Today you can follow the spiral stone staircase and the story of the famous Scottish warrior at the various floors with exhibitions as you climb upwards, be sure to stop at the Hall of Heroes where you will see the famous Wallace sword on display, said to have been used by him during battle! It also includes busts of some of Scotland's other notable figures including Sir Walter Scott and King Robert the Bruce.
Just when you think that your staircase workout is never going to end, you step out into the crown and are rewarded with impressive 360 degree sweeping views spreading into the distance. Look out for Stirling Castle, perched on another volcanic outcrop before you, the Ochil hills stretching in the other direction and of course the looping river that played a vital role in the victory for the Scots at the Battle of Stirling Bridge.
I'm a big fan of walking tours, there is nothing better than a local guide pointing out the hidden gems and nooks and crannies of a place that are all too easy to miss if you don't know where to look. Good walking tours bring local history to life and leave you with some great stories to take home and share.
Having never been to Linlithgow as a 'tourist', I jumped at the opportunity to join a guided historic walking tour of this royal burgh with Mary's Meanders, who not only specialise in telling intriguing local tales about Linlithgow itself but are also experts on Outlander filming locations in the area.
Emma, the owner of Mary's Meanders, had invited a group of tourism specialists and travel bloggers to sample her walking tour and to showcase some of the great things that Linlithgow has to offer. It was fantastic to spend a day out with so many people passionate about Scottish tourism and of course some fab fellow bloggers!
Our knowledgeable guide for the hour was Anne who has lived in the town for 20 years. Her passion and enthusiasm for Linlithgow were obvious and her warm, down to earth personality made her the perfect group host.
As we navigated our way past characterful buildings, weathered plaques and significant statues we learned the stories behind them and some well known facts about the town such as it being the birthplace of Mary Queen of Scots, however I also learned plenty of new trivia, like why you are called a 'Black Bitch' if you are born in Linlithgow and which well known politician would be proud if you called them one!
Not surprisingly the tour ended up at Linlithgow Palace, which despite being a ruin, still commands impressively over the town. Anne provided an informative narrative history of this former royal retreat and as an Outlander fan I was delighted when she took us into the dark depths of the building to show us where scenes from the TV series were filmed when it was used as the interior of Wentworth Prison.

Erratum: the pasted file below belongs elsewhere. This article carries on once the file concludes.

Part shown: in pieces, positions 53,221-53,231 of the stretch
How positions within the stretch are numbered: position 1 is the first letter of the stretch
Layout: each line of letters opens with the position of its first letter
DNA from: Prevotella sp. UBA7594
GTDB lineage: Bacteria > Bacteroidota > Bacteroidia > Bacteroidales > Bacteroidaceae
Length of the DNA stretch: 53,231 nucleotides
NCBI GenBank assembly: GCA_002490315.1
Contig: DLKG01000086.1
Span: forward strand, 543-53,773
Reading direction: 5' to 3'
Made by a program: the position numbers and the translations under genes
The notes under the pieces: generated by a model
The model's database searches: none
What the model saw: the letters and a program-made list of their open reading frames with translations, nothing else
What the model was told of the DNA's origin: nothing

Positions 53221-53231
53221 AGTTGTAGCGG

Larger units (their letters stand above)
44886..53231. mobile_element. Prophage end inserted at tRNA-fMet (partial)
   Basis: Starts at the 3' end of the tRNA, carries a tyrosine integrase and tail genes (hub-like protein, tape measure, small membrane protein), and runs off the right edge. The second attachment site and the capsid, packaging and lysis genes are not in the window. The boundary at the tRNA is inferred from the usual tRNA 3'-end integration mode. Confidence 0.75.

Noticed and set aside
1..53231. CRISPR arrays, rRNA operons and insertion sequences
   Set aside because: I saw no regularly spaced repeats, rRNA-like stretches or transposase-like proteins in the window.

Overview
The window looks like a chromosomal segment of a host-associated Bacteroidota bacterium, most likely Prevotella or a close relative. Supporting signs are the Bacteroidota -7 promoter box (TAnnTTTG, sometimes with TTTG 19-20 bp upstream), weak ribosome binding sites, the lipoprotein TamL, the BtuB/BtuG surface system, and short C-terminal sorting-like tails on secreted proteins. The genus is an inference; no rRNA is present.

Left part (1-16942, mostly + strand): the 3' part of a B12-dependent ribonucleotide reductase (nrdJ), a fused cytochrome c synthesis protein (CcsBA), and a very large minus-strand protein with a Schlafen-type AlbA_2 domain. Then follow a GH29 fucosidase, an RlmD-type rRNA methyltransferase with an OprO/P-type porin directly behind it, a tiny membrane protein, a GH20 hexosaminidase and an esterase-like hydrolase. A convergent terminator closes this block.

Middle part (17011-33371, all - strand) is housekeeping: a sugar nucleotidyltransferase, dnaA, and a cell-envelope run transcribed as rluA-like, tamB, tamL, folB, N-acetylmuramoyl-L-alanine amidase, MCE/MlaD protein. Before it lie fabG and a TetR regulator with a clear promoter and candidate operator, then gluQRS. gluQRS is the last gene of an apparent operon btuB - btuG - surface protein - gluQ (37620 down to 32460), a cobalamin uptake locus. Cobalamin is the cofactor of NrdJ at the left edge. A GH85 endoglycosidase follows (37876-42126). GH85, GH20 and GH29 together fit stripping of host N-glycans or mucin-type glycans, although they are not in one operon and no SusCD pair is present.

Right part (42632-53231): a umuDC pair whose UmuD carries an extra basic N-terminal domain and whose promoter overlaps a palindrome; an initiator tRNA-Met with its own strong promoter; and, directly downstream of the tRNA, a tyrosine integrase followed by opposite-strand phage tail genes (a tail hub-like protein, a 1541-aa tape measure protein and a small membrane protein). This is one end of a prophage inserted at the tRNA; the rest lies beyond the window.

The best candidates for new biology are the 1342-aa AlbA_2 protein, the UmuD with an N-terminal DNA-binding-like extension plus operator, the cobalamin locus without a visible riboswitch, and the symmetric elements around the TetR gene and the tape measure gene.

If you are an Outlander fan then you will be excited to know that Mary's Meanders will also be running Outlander tours and Taste of Outlander dinner shows this year.
If like me you are a fan of The Kelpies then you should really visit the numerous other public sculptures designed by Andy Scott that are dotted around Central Scotland.
I was lucky enough to attend the opening night of The Kelpies and it really brought these magnificent creatures to life with fire, light and sound. Ever since I have made it my mission to visit and photograph his other works of art.
In common with The Kelpies they all capture the history and mythology of the area they represent. One of the best ways to view six of his sculptures and some lovely Scottish scenery is by following the The Andy Scott Sculpture Trail through Clackmannanshire.
You will need a car and the Visit Scotland guide provides a logical route which I suggest you follow as it would be difficult to find them all otherwise (although read my note at the end for one correction!)
This is my photoblog of my tour along the trail, for more info on the meaning of the sculptures I have added the appropriate links. Unfortunately I had mixed weather for taking photographs but that's Scotland for you!
First stop is 'This Journey's End' which is situated on Marywood roundabout on the approach to Clackmannan and Alloa. It celebrates the opening of the Clackmannanshire Bridge and represents crossing and meeting.
If there was one Scottish event I wasn't going to miss this year, it was the launch of The Kelpies. These two 30 metre, 300 tonne, stainless steel horse heads have captured my heart from the beginning.
I love that there is something mystical and ethereal about them as they shimmer in the light and give the impression that they could come to life at any moment.
The opening night saw a clear blue sky over Falkirk which slowly coloured to orange as the sun began to set. I stood in a snaking queue with excited anticipation at the much hyped fire, light and sound show which was about to take place.
While everyone stood waiting in the now chilly evening, we were entertained by poets, musicians and street performers, all setting the mood for the event ahead.